There’s a screenwriting term called ‘plants and payoffs’. This is where you place an object or some other detail earlier in a script which will later be significant. An obvious example is the explosive chewing gum which is given to Ethan Hunt early in Mission Impossible, and which he later uses when he’s clinging to the side of the helicopter as it speeds through the Channel Tunnel. At the end of Robin Hood: Prince of Thieves, Robin uses a dagger that Maid Marian gave him to kill the Sheriff of Nottingham – a dagger which was in turn given to her by the Sheriff earlier in the film. Used successfully and with minimal signposting, a plant can be immensely satisfying. When it’s clunky, you want to throw things at the screen. Those of you who’ve seen The Dark Knight Rises will know what I’m talking about.
If ‘The Power of Three’ was relatively light on the THINGS THAT WILL TURN OUT TO BE IMPORTANT front, it did have more than its fair share of symbolism and pay-off resolutions. And my goodness there were a lot of numbers.
Let’s start with Amy and Rory.
Note the time on the clock. It’s 10:47. This is QUITE OBVIOUSLY the year that Amy will get zapped back to in ‘The Angels Take Manhatten’, where she’ll no doubt be burned at the stake as a witch. (I had hoped that its 24-hour equivalent, 2247, will turn out to have some sort of significance in the Whoniverse, but sadly this appears not to be the case.)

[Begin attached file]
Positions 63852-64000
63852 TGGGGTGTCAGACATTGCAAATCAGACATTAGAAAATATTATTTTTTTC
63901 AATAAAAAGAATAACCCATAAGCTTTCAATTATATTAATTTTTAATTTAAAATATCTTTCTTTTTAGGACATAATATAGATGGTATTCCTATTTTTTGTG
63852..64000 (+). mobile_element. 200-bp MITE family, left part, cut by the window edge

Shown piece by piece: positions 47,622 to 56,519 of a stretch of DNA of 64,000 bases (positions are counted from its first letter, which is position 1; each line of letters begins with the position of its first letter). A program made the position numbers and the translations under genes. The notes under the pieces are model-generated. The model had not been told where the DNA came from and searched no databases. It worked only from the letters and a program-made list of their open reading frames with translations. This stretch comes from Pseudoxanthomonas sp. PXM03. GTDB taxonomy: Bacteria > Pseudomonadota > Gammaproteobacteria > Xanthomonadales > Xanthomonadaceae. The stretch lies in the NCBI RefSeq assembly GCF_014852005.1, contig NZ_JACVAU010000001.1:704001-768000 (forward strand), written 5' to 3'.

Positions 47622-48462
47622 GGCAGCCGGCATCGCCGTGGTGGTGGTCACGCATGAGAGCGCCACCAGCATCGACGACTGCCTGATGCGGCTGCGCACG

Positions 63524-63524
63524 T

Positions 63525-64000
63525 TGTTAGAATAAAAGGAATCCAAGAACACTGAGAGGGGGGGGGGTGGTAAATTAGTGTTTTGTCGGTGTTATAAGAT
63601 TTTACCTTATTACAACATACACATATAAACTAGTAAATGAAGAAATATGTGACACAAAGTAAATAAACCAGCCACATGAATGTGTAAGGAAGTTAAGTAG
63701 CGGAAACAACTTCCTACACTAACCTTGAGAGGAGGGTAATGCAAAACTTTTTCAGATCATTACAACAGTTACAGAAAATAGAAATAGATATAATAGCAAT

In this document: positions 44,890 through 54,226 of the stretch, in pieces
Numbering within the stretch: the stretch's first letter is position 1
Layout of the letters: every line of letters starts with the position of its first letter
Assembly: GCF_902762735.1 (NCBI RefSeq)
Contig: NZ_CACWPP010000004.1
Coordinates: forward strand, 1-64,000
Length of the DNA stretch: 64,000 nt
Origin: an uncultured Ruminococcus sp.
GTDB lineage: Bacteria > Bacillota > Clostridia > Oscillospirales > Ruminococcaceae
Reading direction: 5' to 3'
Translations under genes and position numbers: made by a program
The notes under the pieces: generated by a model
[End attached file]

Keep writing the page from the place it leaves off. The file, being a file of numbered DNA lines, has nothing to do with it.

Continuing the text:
Next – as Gareth points out, the LONG-AWAITED AND HIGHLY SIGNIFICANT RETURN of Brian’s balls.
We told you they’d be back. And how many cubes are there in this scene? That’s right: three. And what’s the episode title? Bingo.
“Note in the golf balls picture,” adds Gareth, “that there are three cubes and four balls. And what’s 3 to the power of 4? That’s right, 81. The number of people in Mercy. Coincidence? I think not.
“Also, note that this was episode 4 and had four balls. And ‘Dinosaurs’ was episode 2 and had two balls. That’s a bit suspicious too, really.”
I’m on a roll with these numbers now. Remember that little scene in the hospital? You know, the one where the old man is kidnapped by the weird cube aliens and then taken away on the spaceship for no obvious reason?
How many dials on the wall next to his head?
How many penguins (I think they’re penguins, it’s difficult to tell) on the front of that Christmas card?
Oh, and have a look here –
Look to the upper left of the alien’s head, just to where the wall meets the curtain. That pattern looks like a number six, doesn’t it? And six is divisible by – well, I don’t need to go on. Not to mention the fact that there were three people in this scene. THIS CANNOT BE A COINCIDENCE. THREE IS A VERY, VERY IMPORTANT NUMBER AFTER ALL. God bless Chibnall and Moffat and their ability to layer a scene…